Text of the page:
This week, the Sixth Circuit Court of Appeals held, in United States v. Carpenter, that we lack any privacy interest in the location information generated by our cell phones. The opinion shows a complete disregard for the sensitive and revealing nature of cell site location information (CSLI) and a misguided response to the differences between the analog technologies addressed in old cases and the data-rich technologies of today.
In 2011, the FBI was investigating a string of robberies in and around Detroit. Relying solely on a court order, the FBI got several months of round-the-clock CSLI data on the two defendants in an attempt to link them to the crimes. CSLI are phone company records of cell phone towers your phone connects to at a given time and date. After the case was appealed to the federal appellate court, we joined the ACLU, the Brennan Center, CDT, and NACDL in arguing that acquiring this sensitive long-term, historical location information without a warrant violated the Fourth Amendment.
In reaching its contrary opinion, the Sixth Circuit repeatedly relied on old cases addressing much less intrusive “technologies” like letters and landline phones. Perhaps in an attempt to distinguish its earlier privacy-protective opinion in U.S. v. Warshak (which protected emails from warrantless searches), the court based much of its analysis on the distinction between content and “conveyance” information. It determined that CSLI was merely “information necessary to convey” a call, rather than the content of the call itself, and therefore access to CSLI records was not a “search” for purposes of the Fourth Amendment.
This analysis is a little different from many other cases we’ve worked on where courts have held that because your location information is shared with a “third party” cellphone service provider, you no longer have an expectation of privacy in it (the Sixth Circuit cited to this doctrine as well). Here, the Sixth Circuit seems to be trying to further minimize the sensitive nature of location information by analogizing it to the addressing information on the outside of a single envelope sent through the mail.
The court also distinguishes CSLI from the GPS tracking at issue in the Supreme Court case U.S. v. Jones, finding that CSLI is not nearly as precise as GPS. However, as we argued in our brief, the CSLI data in this case was precise enough for the government to convince a jury that the defendants were at each of the specific robbery locations. We also noted that the data was precise enough to place one of the defendants at church every Sunday, and we argued that the sheer scope of the data collected by the government—three months of continuous monitoring for one defendant and four months for the other—makes this data just as sensitive as the 28 days of GPS monitoring at issue in Jones.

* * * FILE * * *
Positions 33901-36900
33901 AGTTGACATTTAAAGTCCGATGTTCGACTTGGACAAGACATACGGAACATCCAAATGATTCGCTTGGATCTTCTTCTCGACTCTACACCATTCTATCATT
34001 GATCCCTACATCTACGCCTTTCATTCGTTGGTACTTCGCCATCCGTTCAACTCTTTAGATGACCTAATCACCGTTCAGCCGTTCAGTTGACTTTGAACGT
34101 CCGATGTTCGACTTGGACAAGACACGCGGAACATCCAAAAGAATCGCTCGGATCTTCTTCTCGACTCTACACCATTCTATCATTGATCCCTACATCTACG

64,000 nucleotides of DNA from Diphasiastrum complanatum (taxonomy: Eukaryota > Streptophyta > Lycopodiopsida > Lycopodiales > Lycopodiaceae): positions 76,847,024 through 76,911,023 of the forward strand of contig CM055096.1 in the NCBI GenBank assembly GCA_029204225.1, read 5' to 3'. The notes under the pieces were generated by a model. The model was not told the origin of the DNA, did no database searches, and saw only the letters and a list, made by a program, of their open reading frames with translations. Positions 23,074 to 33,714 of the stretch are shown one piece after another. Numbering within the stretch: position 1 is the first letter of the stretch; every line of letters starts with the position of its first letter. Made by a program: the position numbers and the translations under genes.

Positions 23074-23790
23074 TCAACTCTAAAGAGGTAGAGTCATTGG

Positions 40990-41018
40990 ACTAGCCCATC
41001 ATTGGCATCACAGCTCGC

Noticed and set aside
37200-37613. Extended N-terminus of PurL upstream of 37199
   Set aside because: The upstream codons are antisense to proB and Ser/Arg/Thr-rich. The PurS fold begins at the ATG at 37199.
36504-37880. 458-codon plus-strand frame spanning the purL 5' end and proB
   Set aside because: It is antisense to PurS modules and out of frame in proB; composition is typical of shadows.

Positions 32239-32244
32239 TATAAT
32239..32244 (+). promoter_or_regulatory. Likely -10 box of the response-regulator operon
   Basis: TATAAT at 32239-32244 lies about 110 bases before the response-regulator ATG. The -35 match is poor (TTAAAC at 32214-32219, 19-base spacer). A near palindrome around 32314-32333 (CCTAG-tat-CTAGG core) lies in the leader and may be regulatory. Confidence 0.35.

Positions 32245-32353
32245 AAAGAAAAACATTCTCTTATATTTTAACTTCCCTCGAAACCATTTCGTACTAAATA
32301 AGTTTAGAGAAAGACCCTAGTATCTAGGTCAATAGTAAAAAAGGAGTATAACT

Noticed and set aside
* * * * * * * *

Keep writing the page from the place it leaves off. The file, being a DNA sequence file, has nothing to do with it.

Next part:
In a particularly short-sighted part of the opinion, the court held that, in passing the Stored Communications Act in 1986, Congress somehow already “specifically legislated” on the constitutionality of warrantless law enforcement access to CSLI. Of course, it’s hard to imagine how Congress could have fully comprehended the privacy issues in CSLI, much less specifically addressed them at a time when mobile phones operated on a 1G network, were the size of a person’s head, and cost $3,300.
The concurring opinion points out many of these shortcomings. It notes that although CSLI is not as precise as GPS, it should nevertheless be analogized to location-tracking cases like Jones because the long-term, comprehensive monitoring possible through access to CSLI distinguishes it from envelope addressing information or business records like credit card information. The concurring opinion concludes that the court should develop a “new test” for technology like CSLI.
Ultimately, the court seems to shirk its constitutional responsibilities by arguing that because modern technologies “evolve at rates more common to superbugs than to large mammals,” the court was not properly equipped to address the privacy issues raised by CSLI. We think courts are fully equipped to address these issues now, and we hope the defendants decide to petition a larger panel of judges at the court to review this opinion. We’ll be ready with an amicus brief if they do.